HERBS FOR HEALTH MANAGEMENT

Herbs are a foundational root in medicine and health treatments, dating back thousands of years throughout every culture around the world. Modern Western herbalism comes from ancient Egypt. The Greeks developed a comprehensive philosophy of herbal medicine by 100 BCE and the Romans built upon it to create a variety of medical practices, some of which are still used today.

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ALTERNATIVE MEDICINE IMPACTS PSYCHOLOGICAL HARDINESS

Psychological hardiness is an individual’s resistance to stress, anxiety and depression. It includes the ability to withstand grief and accept the loss of loved ones. Alternative medicine is a more popular term for health and wellness therapies that have typically not been part of conventional Western medical approaches but are often used along with conventional medicinal protocols.  Coping and dealing with stress in a positive manner play a major role in maintaining the balance needed for health and well-being.

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ALTERNATIVE REMEDIES FOR ANXIETY AND DEPRESSION

Interest in complimentary and alternative medicine (CAM) is increasing as consumers and health care professionals search for additional ways to treat anxiety, depression and other mental health disorders. Some of these remedies include:

St. John’s Wort.  More than 30 studies show it to be effective for treatment of mild forms of depression,…

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Another non-opioid drug that has been increasingly prescribed as an alternative pain treatment is gabapentin, a nerve pain medication generally used to treat seizures and shingles pain. While safe and effective for some patients, gabapentin can be deadly when combined with other drugs. This past spring, Kentucky classified the drug as a controlled substance after it was found in nearly a quarter of all overdose deaths in Louisville last year.


Fentanyl is a powerful synthetic opioid used for severe post-surgery pain. It rapidly gains access to the central nervous system because it efficiently crosses the blood-brain barrier. It is 100 times more potent than morphine.


New illicitly manufactured drugs include carfentanil, which is 100 times more potent than fentanyl, and 3-methylfentanyl, which is four times as powerful. Deaths from these drugs nearly doubled from 2016 to 2017, says the CDC.

OPIOIDS: A BLESSING AND A CURSE

ANGELA S. HOOVER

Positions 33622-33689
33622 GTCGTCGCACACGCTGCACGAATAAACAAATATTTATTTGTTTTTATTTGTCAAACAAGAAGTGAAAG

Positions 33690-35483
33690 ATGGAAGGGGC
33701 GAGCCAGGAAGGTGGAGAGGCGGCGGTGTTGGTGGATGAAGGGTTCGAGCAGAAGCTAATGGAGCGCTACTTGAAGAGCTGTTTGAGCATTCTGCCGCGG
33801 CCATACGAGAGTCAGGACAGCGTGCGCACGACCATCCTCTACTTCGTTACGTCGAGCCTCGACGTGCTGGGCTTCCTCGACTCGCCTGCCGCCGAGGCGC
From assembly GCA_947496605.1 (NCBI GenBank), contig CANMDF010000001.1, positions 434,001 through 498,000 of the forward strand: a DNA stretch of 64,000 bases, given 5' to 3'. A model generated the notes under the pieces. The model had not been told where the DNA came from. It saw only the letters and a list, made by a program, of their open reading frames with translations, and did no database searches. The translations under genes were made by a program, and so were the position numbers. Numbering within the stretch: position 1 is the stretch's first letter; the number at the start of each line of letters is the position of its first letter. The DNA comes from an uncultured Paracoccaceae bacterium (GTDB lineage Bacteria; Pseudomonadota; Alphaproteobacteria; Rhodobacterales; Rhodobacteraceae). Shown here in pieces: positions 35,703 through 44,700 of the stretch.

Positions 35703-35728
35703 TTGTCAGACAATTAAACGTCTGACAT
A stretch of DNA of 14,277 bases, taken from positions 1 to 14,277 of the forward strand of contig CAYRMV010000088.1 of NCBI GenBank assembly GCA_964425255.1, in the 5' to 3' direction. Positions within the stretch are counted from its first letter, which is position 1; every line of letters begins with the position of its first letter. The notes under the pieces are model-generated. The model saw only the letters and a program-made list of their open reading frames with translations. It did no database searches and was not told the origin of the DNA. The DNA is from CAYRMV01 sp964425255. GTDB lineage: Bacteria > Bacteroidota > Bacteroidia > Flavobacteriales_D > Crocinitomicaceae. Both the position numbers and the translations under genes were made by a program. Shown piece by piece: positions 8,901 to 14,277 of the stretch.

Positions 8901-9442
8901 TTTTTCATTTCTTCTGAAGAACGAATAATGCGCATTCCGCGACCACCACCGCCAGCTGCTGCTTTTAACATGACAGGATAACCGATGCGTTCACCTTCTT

Angela is a staff writer for Health & Wellness magazine.

more articles by Angela s. hoover

and heroin in 2016, according to a CDC statement released in July. Opioid overdoses increased 30 percent from July 2016 through September 2017 in 52 areas in 45 states, says the NIDA.


Ironically, opioids can sometimes make pain worse because of an effect called hyperalgesia. Hyperalgesia occurs when opioids set off a chain of immune signals and the microglia cells in the spinal cord amplify pain rather than dulling it, even after the drug leaves the body. Separate from their pain-blocking interaction with receptors in the brain, opioids seem to reshape the nervous system to amplify pain signals, even after the original illness or injury subsides. Many researchers say hyperalgesia spurs increasing dosage, which can lead to overdose deaths.


Tramadol prescriptions have increased with the nationwide clampdown on more powerful opiates. Tramadol is a synthetic codeine analog that binds to the mu receptor and inhibits the re-uptake of serotonin and norepinephrine. It has a lower risk of addiction than other opioids but may cause seizure and serotonin syndrome. Serotonin syndrome is characterized by neuro- muscular and autonomic hypersensitivity as well as an altered mental state due to excess serotonin activity. It can also interact with antidepressants, as well as other analgesics, stimulants and certain antibiotics and herbs.

Pain takes complex pathways in the body, making it difficult to alleviate. The signals the brain interprets as pain sometimes come from the body’s surface, such as when you get a cut. Other times the source of the pain signals is deeper – from damage to nerves, which can happen with a bad wound. A third type of pain can come from a misfiring in the brain.


The main way to kill pain is to reduce the signals to the brain. This is the magic of opioids. Opioids bind to mu receptors at the junctions where nerve cells meet. They essentially flip a switch that reduces the ability of these cells to fire. When nerve fibers send pain signals to the brain for processing, the neurons that normally make you feel pain don’t respond.


“Opioids don’t touch the pain source; they only turn off the appreciation of the pain in the brain,” said Lewis Nelson, a professor of emergency medicine at New York University School of Medicine, who sat on a panel that recently recommended opioid guidelines for the Centers for Disease Control and Prevention (CDC). “A small dose of an opioid just changes the sensation from being something that is quite irritating to being something you don’t seem to care about as much.”


Opioids are highly addictive and pose a great risk for fatal overdose. About 21 percent to 29 percent of patients prescribed opioids for chronic pain misuse them. Between 8 percent to 12 percent of them develop an opioid addiction, according to the National Institute on Drug Abuse (NIDA). About 42,000 Americans died from prescription opioids